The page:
Why Insects Swarm, and the Gory Endings of Loners

Some insects are known to walk for miles in vegetation-devouring ground-level swarms. Now scientists think they understand the pack behavior in these marching cricket armies.

Researchers glued tiny transmitters, each weighing less than a gram, to the backs of Mormon crickets, which are known to march across landscapes in forces numbering in the millions. The crickets were released back into their swarms and tracked over parts of Utah and Colorado.

The insects that stayed with the pack had a much better survival rate, confirming what many scientists had speculated in recent years: There is safety in numbers for groups of small animals, and congregating en masse helps deter predators - in this case birds and rodents.

"In repeated experiments, we found that within two days, 50 percent to 60 percent of the insects transplanted out of the band were dead because something ate them," said Patrick Lorch of the University of North Carolina. "On the other hand, we found no deaths during the same period among the crickets we monitored that stayed with the band."

The results were detailed in the Feb. 17 issue of the journal Nature.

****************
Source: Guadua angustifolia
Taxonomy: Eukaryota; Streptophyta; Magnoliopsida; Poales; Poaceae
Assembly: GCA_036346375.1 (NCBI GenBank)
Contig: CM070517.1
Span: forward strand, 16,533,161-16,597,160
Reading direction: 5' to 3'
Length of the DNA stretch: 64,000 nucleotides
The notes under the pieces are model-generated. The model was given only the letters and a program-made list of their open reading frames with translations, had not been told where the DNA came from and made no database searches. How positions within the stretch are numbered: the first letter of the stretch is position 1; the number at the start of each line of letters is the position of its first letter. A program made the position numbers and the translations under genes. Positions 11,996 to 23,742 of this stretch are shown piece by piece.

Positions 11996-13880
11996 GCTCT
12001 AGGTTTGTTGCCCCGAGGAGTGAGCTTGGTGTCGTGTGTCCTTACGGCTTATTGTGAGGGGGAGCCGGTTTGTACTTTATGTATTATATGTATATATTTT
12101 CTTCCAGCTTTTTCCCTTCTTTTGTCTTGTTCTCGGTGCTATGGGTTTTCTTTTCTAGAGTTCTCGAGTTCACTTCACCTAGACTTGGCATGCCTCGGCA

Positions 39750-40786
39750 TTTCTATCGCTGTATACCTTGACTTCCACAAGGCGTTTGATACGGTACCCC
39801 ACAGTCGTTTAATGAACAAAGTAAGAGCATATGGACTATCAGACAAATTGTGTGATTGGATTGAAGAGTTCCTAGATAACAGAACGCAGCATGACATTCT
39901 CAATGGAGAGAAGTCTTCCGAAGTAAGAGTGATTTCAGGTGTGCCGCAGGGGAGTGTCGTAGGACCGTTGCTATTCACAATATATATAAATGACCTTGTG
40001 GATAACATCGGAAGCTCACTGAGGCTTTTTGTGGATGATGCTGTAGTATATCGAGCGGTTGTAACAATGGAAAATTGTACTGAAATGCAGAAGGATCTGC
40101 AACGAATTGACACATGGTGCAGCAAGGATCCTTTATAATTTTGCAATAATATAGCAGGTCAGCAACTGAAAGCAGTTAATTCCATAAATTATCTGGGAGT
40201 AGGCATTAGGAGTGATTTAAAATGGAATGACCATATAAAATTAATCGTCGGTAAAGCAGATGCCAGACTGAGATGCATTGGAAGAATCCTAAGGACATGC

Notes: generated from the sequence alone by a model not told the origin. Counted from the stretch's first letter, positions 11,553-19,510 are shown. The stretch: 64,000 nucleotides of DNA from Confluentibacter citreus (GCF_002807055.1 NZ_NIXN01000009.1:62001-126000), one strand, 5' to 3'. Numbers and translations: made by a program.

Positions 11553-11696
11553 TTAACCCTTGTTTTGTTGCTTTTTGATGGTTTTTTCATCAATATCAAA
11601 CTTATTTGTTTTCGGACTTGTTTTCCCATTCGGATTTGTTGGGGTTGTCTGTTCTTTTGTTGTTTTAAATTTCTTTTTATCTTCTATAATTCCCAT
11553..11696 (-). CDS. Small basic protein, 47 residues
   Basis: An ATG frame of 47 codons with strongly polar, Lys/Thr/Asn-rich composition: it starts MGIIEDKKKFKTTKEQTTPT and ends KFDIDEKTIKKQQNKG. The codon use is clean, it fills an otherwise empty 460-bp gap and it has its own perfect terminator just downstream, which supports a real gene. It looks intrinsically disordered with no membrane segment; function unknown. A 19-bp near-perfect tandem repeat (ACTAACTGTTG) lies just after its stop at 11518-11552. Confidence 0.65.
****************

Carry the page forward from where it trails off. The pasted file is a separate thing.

When the researchers set out to retrieve the transmitters from the separated crickets, they found that many of the insects suffered gory deaths. Transmitters collected from trees and burrows were partially chewed and often still had body parts attached.

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"What this new work appears to show is that even though being part of the band has its own costs - such as greater competition for food and cannibalism of injured crickets - overall, there's a clear benefit to band members," Lorch said. "Predation occurs anyway, but any given individual is far better protected than it would be if it were on its own."

Large-scale insect migrations are more than just a nuisance. In the United States they can cost farmers a lot of money, and in parts of Africa locust swarms can be life-threatening. The locusts consume entire crops and inspire widespread panic.

The new research was supported by the United States Department of Agriculture, as part of an effort to learn whether scientists can predict and possibly change the path of giant insect swarms.